A System of treatment v. 2, Volume 2

Front Cover
Macmillan, 1914
 

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Page 578 - They increase slowly, and but seldom, and only in their later stages, give rise to metastatic deposits in other parts of the body. They do not readily become adherent to important organs, though an exception to this statement must be made in the case of growths of the transverse colon, which frequently involve the stomach. Large portions of the colon can be removed without causing the patient any serious subsequent inconvenience or preventing him from enjoying life. The most important factor, as...
Page 308 - That when a radical operation can be performed, the thorough removal of the disease may bring about as much relief to the patient as does the operation for the removal of cancer in the breast, uterus, and other organs of the body, and that in some cases a complete cure may follow.
Page 382 - Leube, who states that onehalf or three-fourths of all cases of ulcer will be cured by four or five weeks of treatment, but if not cured in that time they will not be cured by medical treatment alone, has been more than borne out by the careful investigations undertaken by Dr. Bulstrode, at the instigation of Mr. Mansell Moullin, in 500 cases of ulcer occurring in the London Hospital from 1897 to 1902. He showed that 18 per cent, died while under medical treatment, and...
Page 439 - When there is delay in the passage of faeces through the intestines, the resulting constipation is frequently aggravated by neglecting to make a proper effort to evacuate the dry faeces collected in the bowel below the splenic flexure. Consequently this part of the intestine is never completely emptied, and an increasing degree of fiecal...
Page 699 - ... ounces of bile flowing from the fistula daily, produces so much discomfort, that in all the cases which have come under my notice the patients have preferred to accept the risks of operation rather than to retain their disability.
Page 183 - Bender's food may be given ; the peptonisation of the milk may be gradually diminished. As soon as the patient is able to swallow he should be encouraged to do so, provided coughing is not thereby set up. Minced meat or fish, custard, bread and milk, etc., may often be taken in the natural manner. It is quite impossible to foretell the length of time the patient will survive after the operation. The most promising case may die suddenly from septic broncho-pneumonia due to perforation of...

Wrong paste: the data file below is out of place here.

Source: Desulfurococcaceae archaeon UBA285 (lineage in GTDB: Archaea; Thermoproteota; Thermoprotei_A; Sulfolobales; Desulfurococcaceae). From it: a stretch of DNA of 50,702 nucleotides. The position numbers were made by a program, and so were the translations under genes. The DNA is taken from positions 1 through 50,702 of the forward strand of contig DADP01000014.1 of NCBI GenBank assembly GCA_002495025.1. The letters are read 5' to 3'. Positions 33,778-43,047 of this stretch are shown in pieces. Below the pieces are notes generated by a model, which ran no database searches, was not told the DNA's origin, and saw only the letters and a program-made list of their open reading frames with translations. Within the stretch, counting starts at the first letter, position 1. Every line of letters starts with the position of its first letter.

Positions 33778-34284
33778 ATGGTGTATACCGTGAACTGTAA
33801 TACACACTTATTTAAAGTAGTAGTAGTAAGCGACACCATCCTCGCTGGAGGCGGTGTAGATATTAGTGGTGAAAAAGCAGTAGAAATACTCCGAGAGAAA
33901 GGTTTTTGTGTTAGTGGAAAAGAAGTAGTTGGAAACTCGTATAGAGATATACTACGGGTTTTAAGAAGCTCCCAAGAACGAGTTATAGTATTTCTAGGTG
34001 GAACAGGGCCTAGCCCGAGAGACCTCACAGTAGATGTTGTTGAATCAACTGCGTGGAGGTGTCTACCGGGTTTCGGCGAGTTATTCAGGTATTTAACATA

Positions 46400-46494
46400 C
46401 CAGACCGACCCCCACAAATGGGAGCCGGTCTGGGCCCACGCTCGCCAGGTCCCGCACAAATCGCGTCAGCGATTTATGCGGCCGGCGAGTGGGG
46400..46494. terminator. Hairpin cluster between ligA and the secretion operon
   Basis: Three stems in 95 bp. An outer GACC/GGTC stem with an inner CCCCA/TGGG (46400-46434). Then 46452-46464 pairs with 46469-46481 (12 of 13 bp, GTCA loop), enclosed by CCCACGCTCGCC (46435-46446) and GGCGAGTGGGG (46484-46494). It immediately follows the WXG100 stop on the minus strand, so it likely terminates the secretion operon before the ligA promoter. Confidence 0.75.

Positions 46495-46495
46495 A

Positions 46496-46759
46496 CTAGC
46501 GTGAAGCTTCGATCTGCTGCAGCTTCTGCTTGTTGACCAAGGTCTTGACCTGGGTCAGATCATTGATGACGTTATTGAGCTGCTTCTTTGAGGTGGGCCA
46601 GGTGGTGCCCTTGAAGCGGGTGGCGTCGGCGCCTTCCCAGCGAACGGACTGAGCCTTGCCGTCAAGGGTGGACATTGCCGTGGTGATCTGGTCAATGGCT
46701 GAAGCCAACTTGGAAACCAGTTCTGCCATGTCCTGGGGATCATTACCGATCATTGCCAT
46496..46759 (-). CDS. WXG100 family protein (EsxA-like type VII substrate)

Page 331 - ... cases, and that it is difficult in the present state of our knowledge to say at first that the bleeding is not occurring from capillaries or small arterioles, it necessarily follows that medical treatment should always have a fair trial in every case of acute haematemesis.
Page 462 - ... greatly facilitated. Massage should never be employed if there is any evidence of inflammatory complications, and spastic constipation is generally made worse rather than better by this treatment. The bladder should be emptied immediately before the massage ; the patient should be recumbent and his knees raised by a pillow in order to relax the abdominal muscles as much as possible. The massage should be repeated daily, and should be continued regularly for several weeks at least. The best time...
Page 686 - In persistent jaundice ushered in by pain, and where recurring pains, with or without ague-like paroxysms, render it probable that the cause is gall-stones in the common duct. " (4) In empyema of the gall-bladder. " (5) In peritonitis starting in the right hypochondrium. " (6) In abscess around the gall-bladder or bile ducts, whether in the liver or under or over it.
Page 629 - Nelaton's guide, to detect any displacement of the femur at the hip joint, consists of a line drawn from the anterior superior spine of the ilium to the most prominent part of the tuberosity of the ischium.

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